Winston Churchill and the men in buckets 0

While we’re delighted that the tax deal Obama has had to reach with the congressional Republicans infuriates his leftist base, we don’t like much else about it.

True, it would extend the present rates (what the left calls “the Bush tax cuts”), but only for two years. And – very bad – it would revive the wholly unjustifiable and positively iniquitous inheritance tax, at 35 percent on estates worth more than $5 million. It would also pay the unemployed to stay unemployed for an extra year. A further $700 billion would be added to the ever-rising national debt. Obama and the Democrats still believe that high taxes and high government spending will repair the economy. But as Winston Churchill said: “For a nation to try to tax itself into prosperity is like a man standing in a bucket and trying to lift himself up by the handle.”

What particularly irks the mean, envious left is, of course, that Obama has broken his vow to end “the Bush-era tax cuts” that benefit “the rich”. The Democrats were reluctantly willing to let the present rates be extended for “the middle class”, but not for “millionaires and billionaires”. But on that point the Republicans stood firm: no tax increases for anybody. Obama gave in, apparently because he feared a stalemate.

We regret that the Republicans did not play more on Obama’s fear of stalemate to negotiate all that they wanted, including and especially no inheritance tax.

If only they had the feisty fighting spirit of this article by two optimists, Ernest S. Christian and Gary A Robbins, in Investor’s Business Daily:

The new-style, newly empowered Republicans in Congress should follow the advice given by Winston Churchill in 1941 to the graduating class of the Harrow School:

Never give in — never, never, never, never, in nothing great or small, large or petty, never give in except to convictions of honor and good sense. Never yield to force; never yield to the apparently overwhelming might of the enemy.”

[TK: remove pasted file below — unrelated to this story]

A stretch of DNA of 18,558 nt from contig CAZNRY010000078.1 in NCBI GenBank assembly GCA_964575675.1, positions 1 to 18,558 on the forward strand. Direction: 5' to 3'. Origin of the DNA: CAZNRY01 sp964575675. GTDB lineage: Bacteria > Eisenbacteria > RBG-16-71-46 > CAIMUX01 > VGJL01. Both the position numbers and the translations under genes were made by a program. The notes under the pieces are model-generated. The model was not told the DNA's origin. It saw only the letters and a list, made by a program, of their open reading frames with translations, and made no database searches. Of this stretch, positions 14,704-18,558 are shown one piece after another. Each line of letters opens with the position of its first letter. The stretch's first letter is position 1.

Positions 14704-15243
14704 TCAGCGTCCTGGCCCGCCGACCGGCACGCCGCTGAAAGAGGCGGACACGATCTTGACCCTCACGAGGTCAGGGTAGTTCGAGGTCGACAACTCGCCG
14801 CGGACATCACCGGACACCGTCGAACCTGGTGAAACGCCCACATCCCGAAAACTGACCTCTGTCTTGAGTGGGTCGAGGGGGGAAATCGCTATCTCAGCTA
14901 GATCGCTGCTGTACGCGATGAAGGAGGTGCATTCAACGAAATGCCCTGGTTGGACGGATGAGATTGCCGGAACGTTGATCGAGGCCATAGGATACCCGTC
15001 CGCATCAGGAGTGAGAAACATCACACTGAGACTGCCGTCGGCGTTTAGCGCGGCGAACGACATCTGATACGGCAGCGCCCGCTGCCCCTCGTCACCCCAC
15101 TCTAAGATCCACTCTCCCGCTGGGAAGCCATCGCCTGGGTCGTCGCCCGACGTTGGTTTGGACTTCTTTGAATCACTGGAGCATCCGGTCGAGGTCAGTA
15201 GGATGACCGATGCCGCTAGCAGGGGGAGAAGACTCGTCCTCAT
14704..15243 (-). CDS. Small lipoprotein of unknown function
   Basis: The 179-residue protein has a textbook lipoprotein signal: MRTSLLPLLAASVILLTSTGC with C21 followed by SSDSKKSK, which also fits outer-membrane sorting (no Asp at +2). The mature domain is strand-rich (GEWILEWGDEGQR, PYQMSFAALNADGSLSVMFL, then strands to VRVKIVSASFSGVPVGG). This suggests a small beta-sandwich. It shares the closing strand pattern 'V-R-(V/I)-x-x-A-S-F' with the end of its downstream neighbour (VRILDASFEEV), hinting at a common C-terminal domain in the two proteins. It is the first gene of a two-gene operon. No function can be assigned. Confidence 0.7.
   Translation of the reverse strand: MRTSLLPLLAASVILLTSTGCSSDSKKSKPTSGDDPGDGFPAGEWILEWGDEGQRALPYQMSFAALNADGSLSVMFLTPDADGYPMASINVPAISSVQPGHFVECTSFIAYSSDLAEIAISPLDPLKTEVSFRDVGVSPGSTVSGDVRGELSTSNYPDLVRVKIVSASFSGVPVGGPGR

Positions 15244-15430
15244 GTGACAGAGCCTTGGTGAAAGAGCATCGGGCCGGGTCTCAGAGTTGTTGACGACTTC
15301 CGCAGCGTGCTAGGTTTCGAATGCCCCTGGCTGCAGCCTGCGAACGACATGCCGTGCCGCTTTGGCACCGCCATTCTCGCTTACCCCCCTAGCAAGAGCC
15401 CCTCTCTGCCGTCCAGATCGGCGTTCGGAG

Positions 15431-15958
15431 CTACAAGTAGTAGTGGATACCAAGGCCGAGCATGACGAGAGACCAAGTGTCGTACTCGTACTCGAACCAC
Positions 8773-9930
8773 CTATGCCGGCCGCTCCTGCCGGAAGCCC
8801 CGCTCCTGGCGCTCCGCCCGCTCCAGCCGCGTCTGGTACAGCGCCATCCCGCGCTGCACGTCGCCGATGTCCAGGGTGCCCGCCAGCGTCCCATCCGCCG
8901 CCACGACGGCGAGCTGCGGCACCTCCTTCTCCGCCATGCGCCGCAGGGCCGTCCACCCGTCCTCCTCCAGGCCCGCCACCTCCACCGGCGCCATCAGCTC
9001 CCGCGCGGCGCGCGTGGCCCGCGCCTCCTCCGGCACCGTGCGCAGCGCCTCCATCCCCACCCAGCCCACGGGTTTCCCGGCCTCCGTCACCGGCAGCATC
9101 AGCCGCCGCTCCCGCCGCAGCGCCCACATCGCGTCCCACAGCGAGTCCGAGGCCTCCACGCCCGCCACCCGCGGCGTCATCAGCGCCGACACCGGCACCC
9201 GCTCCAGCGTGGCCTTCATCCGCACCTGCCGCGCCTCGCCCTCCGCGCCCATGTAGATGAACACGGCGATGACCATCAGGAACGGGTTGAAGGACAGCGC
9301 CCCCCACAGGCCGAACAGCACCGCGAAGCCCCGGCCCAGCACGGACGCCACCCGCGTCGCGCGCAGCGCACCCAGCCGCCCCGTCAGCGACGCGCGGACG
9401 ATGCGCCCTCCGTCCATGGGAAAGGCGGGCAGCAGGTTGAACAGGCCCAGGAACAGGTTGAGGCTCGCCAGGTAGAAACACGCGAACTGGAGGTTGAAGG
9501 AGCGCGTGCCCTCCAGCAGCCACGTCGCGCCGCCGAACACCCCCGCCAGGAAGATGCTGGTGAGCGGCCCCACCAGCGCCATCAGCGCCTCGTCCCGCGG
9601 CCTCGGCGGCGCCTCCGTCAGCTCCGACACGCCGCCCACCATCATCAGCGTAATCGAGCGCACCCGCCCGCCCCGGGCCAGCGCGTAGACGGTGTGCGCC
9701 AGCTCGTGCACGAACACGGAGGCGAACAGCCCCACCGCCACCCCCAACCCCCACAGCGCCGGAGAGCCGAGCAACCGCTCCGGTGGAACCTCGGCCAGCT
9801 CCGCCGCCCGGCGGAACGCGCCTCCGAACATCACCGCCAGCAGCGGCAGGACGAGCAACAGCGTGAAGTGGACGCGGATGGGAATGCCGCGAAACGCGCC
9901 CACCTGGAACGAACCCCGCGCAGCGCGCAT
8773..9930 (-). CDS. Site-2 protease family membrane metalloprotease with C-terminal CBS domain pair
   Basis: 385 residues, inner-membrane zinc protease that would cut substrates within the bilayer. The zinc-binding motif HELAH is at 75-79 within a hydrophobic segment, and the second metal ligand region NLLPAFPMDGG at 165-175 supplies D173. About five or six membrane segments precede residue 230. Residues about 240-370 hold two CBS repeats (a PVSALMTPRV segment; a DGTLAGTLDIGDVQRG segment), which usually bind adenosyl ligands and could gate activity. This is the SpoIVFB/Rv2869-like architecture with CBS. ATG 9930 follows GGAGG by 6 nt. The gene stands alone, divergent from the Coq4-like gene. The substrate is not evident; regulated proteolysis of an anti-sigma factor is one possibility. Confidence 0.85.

Superb legislators like soon-to-be Speaker of the House John Boehner have no reason to make Faustian bargains with Barack Obama and the menagerie of union-made pols whose destructive policies so thoroughly still dominate the Democratic Party. Neither do Republican wise men in the Senate like Mitch McConnell and Orrin Hatch.

Republicans do not need the approval of gauzy-minded pundits at the Washington Post and the New York Times who are stuck in a 1932-65 time warp. The left-wing think tanks that once dominated thought in Washington are now intellectually bankrupt. Why listen to the architects of a failed federal government now so large, dumb and clumsy that it does more harm than good?

Ultra-bright young Republicans in the House and Senate — such as Mike Pence, Marco Rubio, Eric Cantor and Paul Ryanmust not sacrifice the clarity of their new ideas on the phony altar of “bipartisan” compromise. They and their pro-individual, pro-prosperity, small-government policies are what the voters want and America needs. Why not have the best, instead of some diluted version?

These young Republican leaders are by intellect and character far better equipped to be president of the United States than the present incumbent. They are at the cutting edge of a reawakening in America that demands intellectual competence and moral integrity in public affairs. …

Congressman Dave Camp, soon-to-be chairman of the House Ways and Means Committee, understands taxes. He and Ryan know that the present tax code — largely designed and built by Democrats — does at least $2 of damage to the private economy for every $1 of tax revenue collected. And they know that raising job-killing taxes, stifling business capital investment and running up the debt are not the ways to restore prosperity to America.

In our daydreams some conservative leader in power one day makes the revolutionary proposal that people who reach the point of earning – say – over $2 million a year start paying a lower rate of income tax than anybody else. It would a terrific incentive to grow rich!

We also dream of the abolition of income tax. And sales taxes too. As Winston Churchill also said: ‘There’s no such thing as a good tax.”

But dreams aside, we’d be glad enough of a low flat rate for everybody.